Filed under book | Tags: · critique, cynicism, enlightenment, history, ideology, logic, phenomenology, philosophy, politics, theory, weimar republic
In 1983, two centuries after the publication of Kant’s Critique of Pure Reason, another philosophical treatise—polemical in nature, with a title that consciously and disrespectfully alludes to the earlier work—appeared in West Germany. Peter Sloterdijk’s Critique of Cynical Reason stirred both critical acclaim and consternation and attracted a wide readership, especially among those who had come of age in the 1960’s. Sloterdijk’s finds cynicism the dominant mode in contemporary culture, in personal institutional settings; his book is less a history of the impulse than an investigation of its role in the postmodern 1970s and 1980s, among those whose earlier hopes for social change had crumbled and faded away. Sloterdijk thus brings into cultural and political discourse an issue which, though central to the mood of a generation, has remained submerged throughout the current debate about modernity and postmodernity.
With Adorno and Horkeimer’s Dialectic of Enlightenment as his primary jumping-off point, Sloterdijk also draws upon, and contends with, the poststructuralist concepts of Deleuze and Guattari. He defines cynicism as enlightened false consciousness—a sensibility “well off and miserable at the same time,” able to function in the workaday world yet assailed by doubt and paralysis; and, as counterstrategy, proposes the cynicism of antiquity—the sensuality and loud, satiric laughter of Diogenes. Above all, Sloterdijk is determined to resist the amnesia inherent in cynicism. The twentieth-century German historical experience lies behind his work, which closes with a brilliant essay on the Weimar Republic—the fourteen years between a lost war and Hitler’s ascent to power, and a time when the cynical mode first achieved cultural dominance.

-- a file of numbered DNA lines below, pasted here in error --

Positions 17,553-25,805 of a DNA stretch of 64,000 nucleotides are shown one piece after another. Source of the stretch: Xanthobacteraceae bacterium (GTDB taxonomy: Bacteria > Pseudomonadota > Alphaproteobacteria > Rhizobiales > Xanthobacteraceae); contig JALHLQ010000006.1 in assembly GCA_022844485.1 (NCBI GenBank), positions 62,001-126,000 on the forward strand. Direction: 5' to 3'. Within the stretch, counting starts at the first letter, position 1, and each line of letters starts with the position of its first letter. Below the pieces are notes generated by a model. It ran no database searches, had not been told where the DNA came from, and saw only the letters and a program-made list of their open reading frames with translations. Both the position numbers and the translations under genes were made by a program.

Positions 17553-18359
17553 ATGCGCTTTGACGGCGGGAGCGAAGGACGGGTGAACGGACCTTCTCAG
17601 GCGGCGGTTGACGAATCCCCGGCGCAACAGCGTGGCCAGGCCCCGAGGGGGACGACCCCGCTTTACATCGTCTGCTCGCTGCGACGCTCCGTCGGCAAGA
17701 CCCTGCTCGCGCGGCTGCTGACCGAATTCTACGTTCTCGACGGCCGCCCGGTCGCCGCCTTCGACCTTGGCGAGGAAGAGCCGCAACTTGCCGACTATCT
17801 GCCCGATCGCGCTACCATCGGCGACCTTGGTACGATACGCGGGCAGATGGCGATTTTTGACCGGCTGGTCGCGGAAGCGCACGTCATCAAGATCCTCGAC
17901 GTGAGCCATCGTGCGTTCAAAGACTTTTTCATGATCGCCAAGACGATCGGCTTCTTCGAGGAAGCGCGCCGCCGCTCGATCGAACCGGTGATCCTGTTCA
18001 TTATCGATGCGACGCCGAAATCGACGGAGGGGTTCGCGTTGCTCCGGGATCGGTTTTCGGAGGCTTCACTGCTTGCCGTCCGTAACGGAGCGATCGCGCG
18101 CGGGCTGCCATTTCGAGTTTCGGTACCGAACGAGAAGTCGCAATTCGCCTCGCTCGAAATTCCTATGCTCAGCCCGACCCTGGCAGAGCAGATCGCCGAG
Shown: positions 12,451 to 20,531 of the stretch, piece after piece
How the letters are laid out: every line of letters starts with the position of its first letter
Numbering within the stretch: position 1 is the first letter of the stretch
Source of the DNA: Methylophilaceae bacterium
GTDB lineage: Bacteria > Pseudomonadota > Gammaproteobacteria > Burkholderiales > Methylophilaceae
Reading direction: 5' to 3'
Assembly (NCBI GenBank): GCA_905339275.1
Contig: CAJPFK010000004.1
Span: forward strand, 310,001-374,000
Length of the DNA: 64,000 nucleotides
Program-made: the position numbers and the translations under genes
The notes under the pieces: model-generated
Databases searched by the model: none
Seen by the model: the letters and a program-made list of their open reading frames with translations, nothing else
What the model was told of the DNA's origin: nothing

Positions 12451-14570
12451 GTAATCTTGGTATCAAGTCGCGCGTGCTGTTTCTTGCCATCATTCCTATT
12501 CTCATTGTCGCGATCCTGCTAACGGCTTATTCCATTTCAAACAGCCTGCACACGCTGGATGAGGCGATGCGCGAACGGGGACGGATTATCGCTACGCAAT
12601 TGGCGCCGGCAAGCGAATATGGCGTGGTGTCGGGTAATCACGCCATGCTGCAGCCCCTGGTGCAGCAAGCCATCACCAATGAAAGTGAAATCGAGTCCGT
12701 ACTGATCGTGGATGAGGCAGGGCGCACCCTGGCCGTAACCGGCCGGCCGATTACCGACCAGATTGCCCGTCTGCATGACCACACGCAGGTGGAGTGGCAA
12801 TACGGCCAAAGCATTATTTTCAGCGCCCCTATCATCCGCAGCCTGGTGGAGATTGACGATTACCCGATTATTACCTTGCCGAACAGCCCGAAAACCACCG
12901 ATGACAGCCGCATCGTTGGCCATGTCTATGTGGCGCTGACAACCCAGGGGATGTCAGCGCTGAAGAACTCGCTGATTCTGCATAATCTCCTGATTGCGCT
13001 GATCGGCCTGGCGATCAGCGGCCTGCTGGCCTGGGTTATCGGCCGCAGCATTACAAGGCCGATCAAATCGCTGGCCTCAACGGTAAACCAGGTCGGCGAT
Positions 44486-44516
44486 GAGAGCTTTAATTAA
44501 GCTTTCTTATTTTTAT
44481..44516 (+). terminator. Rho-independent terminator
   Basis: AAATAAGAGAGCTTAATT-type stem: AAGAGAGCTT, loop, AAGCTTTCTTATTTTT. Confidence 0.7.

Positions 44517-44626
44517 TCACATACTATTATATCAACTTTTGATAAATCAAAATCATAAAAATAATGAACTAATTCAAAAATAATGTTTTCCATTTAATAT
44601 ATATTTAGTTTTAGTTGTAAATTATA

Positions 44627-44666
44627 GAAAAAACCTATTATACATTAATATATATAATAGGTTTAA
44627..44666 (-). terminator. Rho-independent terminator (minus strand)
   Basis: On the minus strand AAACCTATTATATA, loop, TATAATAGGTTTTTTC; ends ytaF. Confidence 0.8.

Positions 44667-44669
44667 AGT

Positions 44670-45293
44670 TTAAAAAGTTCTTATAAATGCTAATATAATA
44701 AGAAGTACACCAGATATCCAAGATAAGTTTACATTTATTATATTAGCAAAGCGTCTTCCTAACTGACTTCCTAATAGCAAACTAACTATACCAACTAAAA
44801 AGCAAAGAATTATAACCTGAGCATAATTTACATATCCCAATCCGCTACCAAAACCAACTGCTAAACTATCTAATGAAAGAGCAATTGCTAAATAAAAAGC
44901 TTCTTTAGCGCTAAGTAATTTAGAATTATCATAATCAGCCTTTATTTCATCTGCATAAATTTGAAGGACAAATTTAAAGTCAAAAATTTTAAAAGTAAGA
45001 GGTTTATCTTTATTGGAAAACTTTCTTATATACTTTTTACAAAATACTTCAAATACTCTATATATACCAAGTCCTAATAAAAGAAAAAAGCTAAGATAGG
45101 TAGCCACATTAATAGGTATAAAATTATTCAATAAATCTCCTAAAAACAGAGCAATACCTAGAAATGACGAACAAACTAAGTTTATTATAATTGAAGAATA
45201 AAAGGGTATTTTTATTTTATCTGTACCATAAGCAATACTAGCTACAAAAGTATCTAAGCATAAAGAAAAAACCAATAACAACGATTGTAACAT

Originally published as Kritik der zynischen Vernunft, 2 vols, 1983 by Suhrkamp Verlag, Frankfurt am Main
Translated by Michael Eldred
Foreword by Andreas Huyssen
Publisher University of Minnesota Press, 1988
Volume 40 of Theory and History of Literature
ISBN 0816615861, 9780816615865